The interview with Falade, at his relatively small, modestly furnished office in Victoria Island, an upmarket business suburb located close to the South Atlantic Ocean in Lagos, is the first of a series of C-Suite conversations by the Africa Oil+Gas Report with industry leaders in 2022.

“We are going through some sub-surface data review and the preliminary opinion that we have on the table shows us prospects that are decent and significant and material enough not only to sustain the 12,000BOPD threshold that we are on right now but to take us higher by a factor of at least 50%. And this is one of the most interesting things about the asset that we are operating and indeed, not just that asset but the general story of the Niger-Delta basin”, he explains.

“At the time we took over the asset, the initial view was that there was about 5Million barrels of oil in place but at some point, it was upgraded to 10 Million barrels in place. In 15 years of production, we have successfully extracted 20 Million barrels and we are still producing at the level that we are right now. So, the continuous examination and re-interpretation of the data that we have today shows us that there is still a whole lot possible.

“With proven technology in place for proven extraction and with proven technology in place for discovery, what we are finding out is that most of the reservoirs that we have in Nigeria contain a whole lot more than we have given them credit for”.

NDEP is a diversified hydrocarbon producer with upstream crude output, midstream (gas processing) and downstream (refining, product sales). Everywhere across the chain, things are on a ramp up.

We have pre-invested and taken an investment decision to expand the 100MMsfc/d gas processing capacity by an additional 300MMscf/d to 400MMscf/d. We have taken custody of the plant equipment to carry that out and at the rate at which we are going, we foresee that in the next one or two years, we would have installed and commissioned that additional 300MMscf/d. What is driving that decision is more around the feedstock supply guarantee than the market offtake because there is more than enough latent demand in the market both in terms of export and domestic to consume the additional capacity that we are looking for”.

Of the company’s 11,000 barrels per day refining capacity, 6,000 barrels is commissioned; and the company has the license to operate 6,000 barrels, which comprises two trains. The first train is for the 1,000 barrels and the second train is for the first 5,000 barrels. The first train produces only AGO, the second train produces five different products mainly AGO, DPK, Naphtha, MDO and HFO.

“The third train has not been commissioned officially though operational. There are certain conditions to be satisfied before the regulator (the Nigerian Midstream and Downstream Regulatory Authority NMDRA), would then certify it. But we are very convinced that in the next three months, we would satisfy those conditions that will formally and officially certify that we have an 11,000 barrels per day refining capacity. In addition to that, we also have some bolt-on component parts of the refinery including a PMS unit that is also at the final stages of installation and would soon be commissioned. The naphtha that is coming out from Trains 2 and 3 right now would then be the feedstock for the production of LPG and PMS which are two vital refined products that we need as a country”.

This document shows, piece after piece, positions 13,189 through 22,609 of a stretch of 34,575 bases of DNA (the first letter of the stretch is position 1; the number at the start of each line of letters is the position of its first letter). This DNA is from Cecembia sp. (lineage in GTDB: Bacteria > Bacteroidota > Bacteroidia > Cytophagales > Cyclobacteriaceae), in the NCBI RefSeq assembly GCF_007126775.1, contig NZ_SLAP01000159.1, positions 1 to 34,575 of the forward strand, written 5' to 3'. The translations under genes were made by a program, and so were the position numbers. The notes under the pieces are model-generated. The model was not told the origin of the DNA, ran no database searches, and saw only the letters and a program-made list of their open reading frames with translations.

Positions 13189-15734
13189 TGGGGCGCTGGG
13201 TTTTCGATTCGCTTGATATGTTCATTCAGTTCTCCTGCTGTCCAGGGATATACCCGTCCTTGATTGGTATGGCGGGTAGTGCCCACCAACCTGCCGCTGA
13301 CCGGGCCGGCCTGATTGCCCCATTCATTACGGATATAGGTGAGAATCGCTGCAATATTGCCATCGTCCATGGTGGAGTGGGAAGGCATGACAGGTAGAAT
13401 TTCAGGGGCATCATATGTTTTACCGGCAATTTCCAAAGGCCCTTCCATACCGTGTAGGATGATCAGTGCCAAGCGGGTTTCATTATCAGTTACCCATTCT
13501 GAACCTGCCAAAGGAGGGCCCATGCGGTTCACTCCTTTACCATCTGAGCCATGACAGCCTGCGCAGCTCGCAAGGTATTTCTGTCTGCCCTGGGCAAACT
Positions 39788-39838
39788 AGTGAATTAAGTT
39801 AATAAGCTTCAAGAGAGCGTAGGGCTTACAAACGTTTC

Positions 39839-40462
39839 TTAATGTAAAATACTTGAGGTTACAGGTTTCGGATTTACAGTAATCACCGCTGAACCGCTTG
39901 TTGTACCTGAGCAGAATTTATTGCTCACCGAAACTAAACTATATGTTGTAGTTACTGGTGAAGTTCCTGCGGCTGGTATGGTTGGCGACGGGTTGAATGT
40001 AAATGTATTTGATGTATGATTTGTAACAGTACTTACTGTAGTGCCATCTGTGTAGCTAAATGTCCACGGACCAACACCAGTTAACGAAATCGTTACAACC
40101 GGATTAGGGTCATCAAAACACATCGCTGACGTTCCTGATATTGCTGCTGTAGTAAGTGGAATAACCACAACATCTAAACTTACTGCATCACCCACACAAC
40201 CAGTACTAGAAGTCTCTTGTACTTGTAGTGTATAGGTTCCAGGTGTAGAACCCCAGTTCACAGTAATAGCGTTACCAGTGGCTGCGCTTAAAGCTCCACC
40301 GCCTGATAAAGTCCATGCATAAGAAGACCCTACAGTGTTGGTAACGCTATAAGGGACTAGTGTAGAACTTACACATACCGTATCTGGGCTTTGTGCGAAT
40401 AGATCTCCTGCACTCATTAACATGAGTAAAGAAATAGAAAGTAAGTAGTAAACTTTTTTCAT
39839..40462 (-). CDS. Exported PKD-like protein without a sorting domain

Even with this scaling up everywhere, Falade, a one-time Senior Business Economist at Shell and a former Managing Director of Oilserv, (arguably Nigeria’s largest hydrocarbon project management service provider), is of the view that NDEP is punching below its weight.

“When you look at the fact that this company is not a listed company yet, this company is traded on the NASD and when you look at what it would mean for the fortune of both the company and its shareholders, first, for the company, its ability to raise capital for the endless opportunities that we see, it helps you to appreciate the gap-to-potential that is on the table. It is for these reasons that NDEP remains the best kept secret in the Industry.

The aspiration of the shareholders that the board has mandated, is to take this company to the stock exchange at some point to be determined. By the time we are ready, we will unfold it for the general public to be aware of but that is the ultimate aspiration and we see that as a necessary point to fully unleash this company to the next level of its pursuit. We have largely operated as a well-run company in terms of financial discipline and we have largely grown this company through internally generated funds. So, the extent to which we have scaled is driven a whole lot more by the leverage that our balance sheet carries and also by the cash that we generate in the business. But when you look at the opportunities available to us as a company, when you look at our pedigree, our track record, our reputation and at the universe of opportunities begging to be exploited, the scale of capital that you would need to execute those requires that you have a platform that would give you access if you are to pursue them. The issue of being listed is not an option, it is something that we will do but we are going to do it in the most responsible way. We are going to make sure that we remain financially stable, we remain solid and prudent and value is not destroyed in the process.

This is the first in a three-part series of published interviews with Mr. Falade.


Chevron’s Agbami Experiences a Headlong Plunge in Output

Chevron operated deepwater Agbami field offshore Nigeria is in a headlong crash in output.

The field produced 122,000Barrels per day of condensate in 2021, a 15% drop from the 143,307BPD averaged in 2020, according to state sanctioned official figures.

It led the seven Nigerian deepwater producing fields in a collective 50,000BPD decline year on year as indicated in this chart.


GCC Wins the Camp Management Job for Africa’s Largest Onshore Oilfield Project